Hypolimnetic aeration with hollow fiber membranes

Peter T. Weiss, John S. Gulliver, Michael J. Semmens

Research output: Contribution to journalArticlepeer-review

5 Scopus citations


Microporous, hollow fiber membranes have potential for use as a lake hypolimnetic aerator because oxygen is transferred without bubble formation. Thus, the large capital costs of traditional hypolimnetic aerators can be avoided. Two hollow fiber aerator designs are considered for application to hypolimnion aeration. The first was a passive design that required no external energy input other than a pressurized oxygen supply. This approach was dismissed, however, because the low velocities which exist in lake hypolimnia result in oxygen transfer rates that are too small to provide cost-effective aeration. An alternative design, in which membrane modules were rotated through the water by a mechanical motor, was also examined. Experiments were conducted to characterize fiber performance for this design as a function of relative water velocity, and examine the effects of fouling on membrane performance. The experimental results were used to assess capital and operating and maintenance (O&M) costs of a rotating membrane aerator. The estimated costs compare favorably with the known costs of conventional lake aerators, indicating that this is a potentially viable new technology.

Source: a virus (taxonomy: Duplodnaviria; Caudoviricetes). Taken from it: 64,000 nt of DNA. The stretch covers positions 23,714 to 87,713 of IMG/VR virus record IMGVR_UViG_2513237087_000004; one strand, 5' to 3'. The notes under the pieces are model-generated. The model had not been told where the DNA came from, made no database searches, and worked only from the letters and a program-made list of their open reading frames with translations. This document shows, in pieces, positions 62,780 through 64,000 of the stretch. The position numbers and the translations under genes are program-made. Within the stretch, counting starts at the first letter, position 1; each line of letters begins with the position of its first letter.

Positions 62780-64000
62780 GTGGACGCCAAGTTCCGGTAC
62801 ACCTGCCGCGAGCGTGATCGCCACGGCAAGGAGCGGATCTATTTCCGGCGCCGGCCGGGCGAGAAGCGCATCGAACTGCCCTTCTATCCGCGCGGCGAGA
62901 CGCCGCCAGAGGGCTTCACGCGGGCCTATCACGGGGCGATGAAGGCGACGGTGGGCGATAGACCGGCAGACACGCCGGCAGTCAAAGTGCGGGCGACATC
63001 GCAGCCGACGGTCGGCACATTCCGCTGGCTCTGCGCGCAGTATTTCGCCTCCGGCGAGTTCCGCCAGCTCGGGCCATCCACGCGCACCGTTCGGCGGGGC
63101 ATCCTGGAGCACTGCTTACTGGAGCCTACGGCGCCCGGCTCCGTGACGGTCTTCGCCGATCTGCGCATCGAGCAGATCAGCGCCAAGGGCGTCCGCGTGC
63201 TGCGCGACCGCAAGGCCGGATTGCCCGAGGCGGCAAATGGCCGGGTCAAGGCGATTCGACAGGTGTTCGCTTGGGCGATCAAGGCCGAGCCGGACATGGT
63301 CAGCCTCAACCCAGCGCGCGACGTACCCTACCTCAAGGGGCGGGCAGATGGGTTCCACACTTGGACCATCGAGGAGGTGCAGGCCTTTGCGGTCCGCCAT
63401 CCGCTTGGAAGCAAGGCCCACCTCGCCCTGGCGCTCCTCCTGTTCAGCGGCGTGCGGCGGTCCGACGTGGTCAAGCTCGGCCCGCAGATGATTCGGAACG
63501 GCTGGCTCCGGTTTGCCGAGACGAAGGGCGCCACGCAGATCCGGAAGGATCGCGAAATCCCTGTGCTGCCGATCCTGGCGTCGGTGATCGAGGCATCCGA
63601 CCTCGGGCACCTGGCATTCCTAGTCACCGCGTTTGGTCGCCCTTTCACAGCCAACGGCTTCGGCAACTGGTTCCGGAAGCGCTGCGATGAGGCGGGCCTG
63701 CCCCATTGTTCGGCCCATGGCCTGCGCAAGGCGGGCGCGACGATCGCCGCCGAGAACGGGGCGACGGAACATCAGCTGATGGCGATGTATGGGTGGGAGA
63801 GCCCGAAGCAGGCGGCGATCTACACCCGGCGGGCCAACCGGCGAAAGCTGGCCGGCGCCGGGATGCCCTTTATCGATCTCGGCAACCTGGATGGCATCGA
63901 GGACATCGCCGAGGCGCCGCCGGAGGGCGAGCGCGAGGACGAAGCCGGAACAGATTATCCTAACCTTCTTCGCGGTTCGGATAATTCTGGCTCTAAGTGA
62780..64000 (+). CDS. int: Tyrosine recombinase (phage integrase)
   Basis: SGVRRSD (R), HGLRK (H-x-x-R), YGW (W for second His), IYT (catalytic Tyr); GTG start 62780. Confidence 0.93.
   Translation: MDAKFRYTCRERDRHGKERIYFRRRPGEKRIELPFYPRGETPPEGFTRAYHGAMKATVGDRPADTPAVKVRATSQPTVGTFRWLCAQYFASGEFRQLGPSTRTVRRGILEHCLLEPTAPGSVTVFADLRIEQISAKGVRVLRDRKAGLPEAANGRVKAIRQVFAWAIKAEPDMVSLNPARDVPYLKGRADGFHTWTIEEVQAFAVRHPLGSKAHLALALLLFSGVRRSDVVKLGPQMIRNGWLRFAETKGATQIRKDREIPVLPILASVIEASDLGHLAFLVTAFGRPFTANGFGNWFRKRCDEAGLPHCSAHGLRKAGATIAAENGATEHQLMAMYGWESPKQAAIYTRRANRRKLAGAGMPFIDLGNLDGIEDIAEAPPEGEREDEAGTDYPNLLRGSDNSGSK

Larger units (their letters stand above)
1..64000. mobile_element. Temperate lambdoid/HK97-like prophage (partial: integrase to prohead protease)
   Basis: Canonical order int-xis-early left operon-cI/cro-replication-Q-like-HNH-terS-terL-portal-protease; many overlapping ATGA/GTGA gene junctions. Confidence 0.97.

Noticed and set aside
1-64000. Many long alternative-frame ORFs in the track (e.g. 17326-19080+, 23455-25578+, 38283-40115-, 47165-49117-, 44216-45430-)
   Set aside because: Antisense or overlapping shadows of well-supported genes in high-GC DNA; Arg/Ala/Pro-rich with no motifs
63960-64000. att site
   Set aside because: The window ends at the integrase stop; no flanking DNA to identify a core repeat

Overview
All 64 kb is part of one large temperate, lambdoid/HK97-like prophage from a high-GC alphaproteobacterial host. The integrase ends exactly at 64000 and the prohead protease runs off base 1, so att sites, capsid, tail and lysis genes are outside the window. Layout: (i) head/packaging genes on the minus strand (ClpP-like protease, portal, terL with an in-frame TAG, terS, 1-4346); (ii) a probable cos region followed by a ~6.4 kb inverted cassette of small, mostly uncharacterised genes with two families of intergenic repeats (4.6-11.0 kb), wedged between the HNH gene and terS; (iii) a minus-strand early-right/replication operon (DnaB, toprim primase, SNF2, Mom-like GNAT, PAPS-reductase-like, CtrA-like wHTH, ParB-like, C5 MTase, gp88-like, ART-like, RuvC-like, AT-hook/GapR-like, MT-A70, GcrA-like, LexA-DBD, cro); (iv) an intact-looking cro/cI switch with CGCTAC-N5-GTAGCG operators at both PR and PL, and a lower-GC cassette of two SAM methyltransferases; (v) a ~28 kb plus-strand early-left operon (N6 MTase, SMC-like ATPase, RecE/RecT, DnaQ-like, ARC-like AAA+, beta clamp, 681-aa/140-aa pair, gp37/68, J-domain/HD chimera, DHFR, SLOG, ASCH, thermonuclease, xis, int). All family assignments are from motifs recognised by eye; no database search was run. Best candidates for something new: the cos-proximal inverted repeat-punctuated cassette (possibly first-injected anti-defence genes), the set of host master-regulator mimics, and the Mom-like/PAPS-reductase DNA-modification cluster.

Original languageEnglish (US)
Pages (from-to)468-476
Number of pages9
JournalLake and Reservoir Management
Issue number4
StatePublished - 1996


  • Aeration
  • Fiber
  • Hypolimnetic
  • Lake
  • Membranes
  • Oxygen


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